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dc.contributor.authorMikutta, R.en
dc.contributor.authorTurner, S.en
dc.contributor.authorSchippers, A.en
dc.contributor.authorGentsch, N.en
dc.contributor.authorMeyer-Stüve, S.en
dc.contributor.authorCondron, Leo M.en
dc.contributor.authorPeltzer, D. A.en
dc.contributor.authorRichardson, S. J.en
dc.contributor.authorEger, Andreen
dc.contributor.authorHempel, G.en
dc.contributor.authorKaiser, K.en
dc.contributor.authorKlotzbücher, T.en
dc.contributor.authorGuggenberger, G.en
dc.date.accessioned2019-08-12T20:51:22Z
dc.date.available2019-07-16en
dc.date.issued2019-07-16en
dc.date.submitted2019-06-28en
dc.identifier.citationMikutta et al. (2019). Microbial and abiotic controls on mineral-associated organic matter in soil profiles along an ecosystem gradient. Scientific Reports, 9, 10294. doi:10.1038/s41598-019-46501-4en
dc.identifier.issn2045-2322en
dc.identifier.urihttps://hdl.handle.net/10182/10865
dc.description.abstractFormation of mineral-organic associations is a key process in the global carbon cycle. Recent concepts propose litter quality-controlled microbial assimilation and direct sorption processes as main factors in transferring carbon from plant litter into mineral-organic associations. We explored the pathways of the formation of mineral-associated organic matter (MOM) in soil profiles along a 120-ky ecosystem gradient that developed under humid climate from the retreating Franz Josef Glacier in New Zealand. We determined the stocks of particulate and mineral-associated carbon, the isotope signature and microbial decomposability of organic matter, and plant and microbial biomarkers (lignin phenols, amino sugars and acids) in MOM. Results revealed that litter quality had little effect on the accumulation of mineral-associated carbon and that plant-derived carbon bypassed microbial assimilation at all soil depths. Seemingly, MOM forms by sorption of microbial as well as plant-derived compounds to minerals. The MOM in carbon-saturated topsoil was characterized by the steady exchange of older for recent carbon, while subsoil MOM arises from retention of organic matter transported with percolating water. Overall, MOM formation is not monocausal but involves various mechanisms and processes, with reactive minerals being effective filters capable of erasing chemical differences in organic matter inputs.en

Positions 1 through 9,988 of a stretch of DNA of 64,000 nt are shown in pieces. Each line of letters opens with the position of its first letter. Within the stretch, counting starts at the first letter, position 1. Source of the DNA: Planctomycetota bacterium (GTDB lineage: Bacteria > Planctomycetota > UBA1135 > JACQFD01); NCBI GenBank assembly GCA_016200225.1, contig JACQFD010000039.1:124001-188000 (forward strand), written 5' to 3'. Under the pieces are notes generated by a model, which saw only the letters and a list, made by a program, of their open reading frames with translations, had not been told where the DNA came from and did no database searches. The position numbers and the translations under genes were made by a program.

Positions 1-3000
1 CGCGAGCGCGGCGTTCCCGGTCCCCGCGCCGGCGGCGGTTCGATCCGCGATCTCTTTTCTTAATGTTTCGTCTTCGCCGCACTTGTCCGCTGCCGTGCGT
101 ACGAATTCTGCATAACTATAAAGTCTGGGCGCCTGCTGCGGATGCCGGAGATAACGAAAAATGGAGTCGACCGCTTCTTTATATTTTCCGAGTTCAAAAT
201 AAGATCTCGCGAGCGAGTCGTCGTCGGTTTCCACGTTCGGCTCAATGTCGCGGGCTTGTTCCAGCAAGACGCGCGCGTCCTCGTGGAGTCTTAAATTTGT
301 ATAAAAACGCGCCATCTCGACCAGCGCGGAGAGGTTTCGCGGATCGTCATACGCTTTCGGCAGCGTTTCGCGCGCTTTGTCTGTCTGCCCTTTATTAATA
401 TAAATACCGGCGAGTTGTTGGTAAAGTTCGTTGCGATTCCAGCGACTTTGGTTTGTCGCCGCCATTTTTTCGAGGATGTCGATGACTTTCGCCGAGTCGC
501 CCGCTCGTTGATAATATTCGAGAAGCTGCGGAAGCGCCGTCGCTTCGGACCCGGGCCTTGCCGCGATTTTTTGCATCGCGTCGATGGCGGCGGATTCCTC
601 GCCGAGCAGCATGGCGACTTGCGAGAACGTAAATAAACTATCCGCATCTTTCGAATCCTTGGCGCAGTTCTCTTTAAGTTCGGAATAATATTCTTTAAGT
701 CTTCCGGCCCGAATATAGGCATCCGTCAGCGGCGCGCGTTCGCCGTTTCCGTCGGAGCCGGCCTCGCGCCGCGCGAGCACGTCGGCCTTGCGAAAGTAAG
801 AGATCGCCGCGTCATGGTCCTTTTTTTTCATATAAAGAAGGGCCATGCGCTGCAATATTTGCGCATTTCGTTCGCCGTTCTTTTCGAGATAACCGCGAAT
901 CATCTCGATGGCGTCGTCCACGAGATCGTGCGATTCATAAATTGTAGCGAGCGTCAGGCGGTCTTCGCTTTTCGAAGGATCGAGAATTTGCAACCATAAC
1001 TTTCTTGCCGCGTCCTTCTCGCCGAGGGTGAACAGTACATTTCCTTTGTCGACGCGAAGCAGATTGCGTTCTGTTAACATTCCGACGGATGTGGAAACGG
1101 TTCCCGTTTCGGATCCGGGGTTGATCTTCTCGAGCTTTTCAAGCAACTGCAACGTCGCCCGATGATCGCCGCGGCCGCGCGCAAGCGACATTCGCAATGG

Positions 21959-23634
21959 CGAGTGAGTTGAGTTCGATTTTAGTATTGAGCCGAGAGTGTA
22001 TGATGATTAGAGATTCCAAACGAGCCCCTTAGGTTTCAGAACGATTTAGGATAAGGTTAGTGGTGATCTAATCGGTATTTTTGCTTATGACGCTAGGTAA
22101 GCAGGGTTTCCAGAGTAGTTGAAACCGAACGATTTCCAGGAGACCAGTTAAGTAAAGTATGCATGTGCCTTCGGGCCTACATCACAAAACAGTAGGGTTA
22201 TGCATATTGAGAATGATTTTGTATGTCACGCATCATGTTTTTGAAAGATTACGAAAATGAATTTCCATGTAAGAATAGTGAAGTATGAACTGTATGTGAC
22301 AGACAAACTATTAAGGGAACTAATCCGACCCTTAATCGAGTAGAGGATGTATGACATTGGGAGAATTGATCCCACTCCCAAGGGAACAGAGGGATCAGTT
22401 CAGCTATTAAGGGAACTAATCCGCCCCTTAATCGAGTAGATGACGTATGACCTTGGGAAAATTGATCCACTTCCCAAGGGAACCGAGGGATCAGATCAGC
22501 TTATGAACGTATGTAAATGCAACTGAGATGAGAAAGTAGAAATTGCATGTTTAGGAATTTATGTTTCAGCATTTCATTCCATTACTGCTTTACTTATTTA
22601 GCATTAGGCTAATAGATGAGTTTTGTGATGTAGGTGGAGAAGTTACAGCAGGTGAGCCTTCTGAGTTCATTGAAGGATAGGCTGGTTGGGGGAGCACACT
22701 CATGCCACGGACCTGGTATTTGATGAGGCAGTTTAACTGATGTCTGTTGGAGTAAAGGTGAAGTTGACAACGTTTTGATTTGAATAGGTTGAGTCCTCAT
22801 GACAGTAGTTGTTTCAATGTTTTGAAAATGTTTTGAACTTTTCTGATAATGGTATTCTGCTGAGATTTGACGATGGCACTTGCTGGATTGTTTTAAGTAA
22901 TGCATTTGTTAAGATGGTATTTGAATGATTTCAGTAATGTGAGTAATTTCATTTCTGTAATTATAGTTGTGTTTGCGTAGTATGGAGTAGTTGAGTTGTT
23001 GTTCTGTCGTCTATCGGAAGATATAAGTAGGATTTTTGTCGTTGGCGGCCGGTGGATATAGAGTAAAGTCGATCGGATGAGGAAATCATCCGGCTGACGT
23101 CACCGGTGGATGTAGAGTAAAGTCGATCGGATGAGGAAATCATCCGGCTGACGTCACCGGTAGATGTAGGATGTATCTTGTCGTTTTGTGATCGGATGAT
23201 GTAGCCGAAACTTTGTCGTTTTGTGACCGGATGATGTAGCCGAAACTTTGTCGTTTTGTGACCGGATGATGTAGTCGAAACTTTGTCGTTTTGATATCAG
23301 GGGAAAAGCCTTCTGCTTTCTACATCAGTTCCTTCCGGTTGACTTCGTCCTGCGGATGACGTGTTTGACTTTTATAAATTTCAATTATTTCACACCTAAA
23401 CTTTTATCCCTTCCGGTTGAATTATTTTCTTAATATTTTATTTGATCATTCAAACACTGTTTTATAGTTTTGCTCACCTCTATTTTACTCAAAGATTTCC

dc.format.extent9en
dc.languageenen
dc.language.isoenen
dc.publisherNature Researchen
dc.relationThe original publication is available from - Nature Research - https://doi.org/10.1038/s41598-019-46501-4en
dc.relation.urihttps://doi.org/10.1038/s41598-019-46501-4en
dc.rights© The Author(s) 2019en
dc.rightsAttribution 4.0 International*
dc.rights.urihttp://creativecommons.org/licenses/by/4.0/en
dc.rights.urihttp://creativecommons.org/licenses/by/4.0/en
dc.subjectplant litteren
dc.subjectmineral organic associationsen
dc.subjectsoilen
dc.subjectmineral-associated organic matter (MOM)en
dc.subjectcarbonen
dc.titleMicrobial and abiotic controls on mineral-associated organic matter in soil profiles along an ecosystem gradienten
dc.typeJournal Article
lu.contributor.unitLincoln Universityen
lu.contributor.unitFaculty of Agriculture and Life Sciencesen
lu.contributor.unitDepartment of Soil and Physical Sciencesen
lu.contributor.uniten
lu.contributor.uniten
dc.identifier.doi10.1038/s41598-019-46501-4en
dc.subject.anzsrc0503 Soil Sciencesen
dc.subject.anzsrc050301 Carbon Sequestration Scienceen
dc.subject.anzsrc05 Environmental Sciencesen
dc.relation.isPartOfScientific Reportsen
pubs.notesArticle number: 10294en
pubs.organisational-group/LU
pubs.organisational-group/LU/Agriculture and Life Sciences
pubs.organisational-group/LU/Agriculture and Life Sciences/SOILS
pubs.organisational-group/LU/Research Management Office
pubs.organisational-group/LU/Research Management Office/2018 PBRF Staff group
pubs.publication-statusPublished onlineen
pubs.volume9en
dc.identifier.eissn2045-2322en
dc.rights.licenceAttributionen
dc.rights.licenceAttributionen
lu.identifier.orcid0000-0002-3082-994X


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